10 Must Have Knitting Tools

10 Must Have Knitting Tools

Let’s face it, knitter’s love tools and I’m no exception. There are so many to choose from, but this is my must have list.

So, here are my

10 Must Have Knitting Tools

1) Interchangeable Needle Set

10 Must Have Knitting Tools

This is the one thing I can’t live without. I have several sets that all give me different things. I have wood, metal and plastic. There are many brands out there, so think about what you need. If you do magic loop, you need flexible cables, if you fly oversees, you need plastic or wood.

A things that I like to have: caps for the cables that automatically turn a cable into a stitch holder, a connector that allows you to lengthen cables, needle tips that come in different lengths.

Another great reason to use interchangeables is to be able to use two different needles. This is one of the tips I teach in the Tortola KAL / Sweater class (join us for 3 hr of video tutorials for only $19.00) to reduce “rowing out”

2) Tapestry Needle

10 Must Have Knitting Tools

We may not love weaving in ends, but ya gotta do it. You also need these to seam your pieces together.

I have many different needles. You will need a variety of lengths and eye size for different weight yarns. One of my favorite little extras is a bent tip. That makes seaming a breeze!

3) Stitch Markers

10 Must Have Knitting Tools

Stitch markers come in a variety of types. The three main groups are closed, split / locking, and decorative. It’s important to have a variety since they all do different things.

If you are working with small needles and fine yarn, you might want smaller stitch markers. If you are working magic loop, dpn or two circs, a locking stitch marker to be put in the fabric is a most. Decorative stitch markers are pretty, but they also serve a function – they stop YO from jumping over your stitch marker in lace. You can also use split or locking stitch markers for seaming and to grab a dropped stitch!

4) Needle Gauge

10 Must Have Knitting Tools

If you are a fan of circs (and I am!) they are a must. You often can’t read the tiny label on a needle. Also, there are far more mm sizes then there are US sizes, so sometimes one brand’s US size might be a different mm size than another brand. The gauge to the right only shows US sizes, so it’s less useful as a needle gauge (but you’ll see in must have tool #6 why I keep it) then the needle gauge on the right that has both US sizes and mm sizes.

5) Blocking Pins

10 Must Have Knitting Tools

There are so many wonderful blocking tools, but as I teach in my blocking class (and online webinar) the one you can’t live without are proper T pins. They are made of a special metal that won’t rust if you are wet blocking.  The T head will stop the pins from popping right through the drying fabric.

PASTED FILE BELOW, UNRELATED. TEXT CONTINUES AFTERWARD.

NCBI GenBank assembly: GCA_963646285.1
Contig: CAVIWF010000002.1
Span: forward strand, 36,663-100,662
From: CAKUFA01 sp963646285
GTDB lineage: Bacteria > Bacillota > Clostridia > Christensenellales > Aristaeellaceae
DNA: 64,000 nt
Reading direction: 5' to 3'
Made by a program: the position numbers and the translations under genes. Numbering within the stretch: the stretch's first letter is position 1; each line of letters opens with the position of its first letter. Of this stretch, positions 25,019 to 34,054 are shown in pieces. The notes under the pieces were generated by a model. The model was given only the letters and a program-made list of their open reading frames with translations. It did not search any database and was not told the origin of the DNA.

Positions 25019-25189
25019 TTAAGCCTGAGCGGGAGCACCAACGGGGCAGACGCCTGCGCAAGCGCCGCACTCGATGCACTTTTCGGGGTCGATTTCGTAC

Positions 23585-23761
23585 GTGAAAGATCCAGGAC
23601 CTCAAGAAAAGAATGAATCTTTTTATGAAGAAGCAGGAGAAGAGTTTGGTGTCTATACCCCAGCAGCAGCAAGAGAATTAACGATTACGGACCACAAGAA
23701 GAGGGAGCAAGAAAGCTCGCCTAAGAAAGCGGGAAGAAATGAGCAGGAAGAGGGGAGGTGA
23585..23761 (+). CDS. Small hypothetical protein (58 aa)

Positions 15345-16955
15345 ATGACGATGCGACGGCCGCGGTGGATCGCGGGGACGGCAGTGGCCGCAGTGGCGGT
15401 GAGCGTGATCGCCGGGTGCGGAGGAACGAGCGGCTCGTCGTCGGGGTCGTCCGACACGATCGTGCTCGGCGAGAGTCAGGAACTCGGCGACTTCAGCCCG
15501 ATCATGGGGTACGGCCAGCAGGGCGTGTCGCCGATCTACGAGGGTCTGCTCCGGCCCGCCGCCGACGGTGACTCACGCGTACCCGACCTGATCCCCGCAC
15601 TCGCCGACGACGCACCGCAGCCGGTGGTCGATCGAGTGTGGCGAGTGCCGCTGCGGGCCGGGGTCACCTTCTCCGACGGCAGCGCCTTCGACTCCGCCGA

6) Ruler

10 Must Have Knitting Tools

When measuring your gauge swatch a ruler is the best tool. A tape measure is great for blocking, but nothing beats a hard ruler to being able to get a realistic measure. Tape measures can stretch out of shape, but can also be hard to lay flat onto your swatch when measuring.

7) Double Pointed Needles (dpns)

10 Must Have Knitting Tools

DPS can come in metal, wood, or plastic. They are handy to have around, not just for working in the round (not gonna lie, I’m more of a Magic Loop girl), but as I teach in my Circular Knitting Essentials class, whether you work on dpns, magic loop or 2 circs is a bit of a personal preference. However, I also use dpn for redistributing slack, pulling out yarn from stitches when I’m tinking a section, and to help me “stab” the stitches when I count gauge. Just handy to have a pokey thing in your knitting bag (also can be used as a back scratcher)

8) Hand Cream or Cuticle Balm

In the winter my hands get so dry that they can feel like sandpaper. Sometimes I can get little rough patches on my fingers and cuticles that can catch on my yarn. I like to carry a tiny container of cuticle balm right in my knitting bag.

9) Scissors or Thread Cutter

10 Must Have Knitting Tools

I carry a few in my bag. I have my super sharp embroidery scissors, a thread cutter / row counter combo, and I also have a combo thread cutter seam ripper.

10) Crochet Hook (s)

10 Must Have Knitting Tools

I carry several different sizes of hooks with me. They are handy for picking up dropped stitches, for fixing mistakes, and some of my favorite crochet bind offs.

What are your favorite knitting tools?

Leave me a comment.

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  • Nancy Johnson February 26, 2017   Reply →

    I also need several stitch counters, primarily the type that sit on the needle wires without falling off the needles, and lifelines made of light weight silk to move smoothly through whatever yarn stitches I am working on. 🙂

  • Pat Enterkin February 26, 2017   Reply →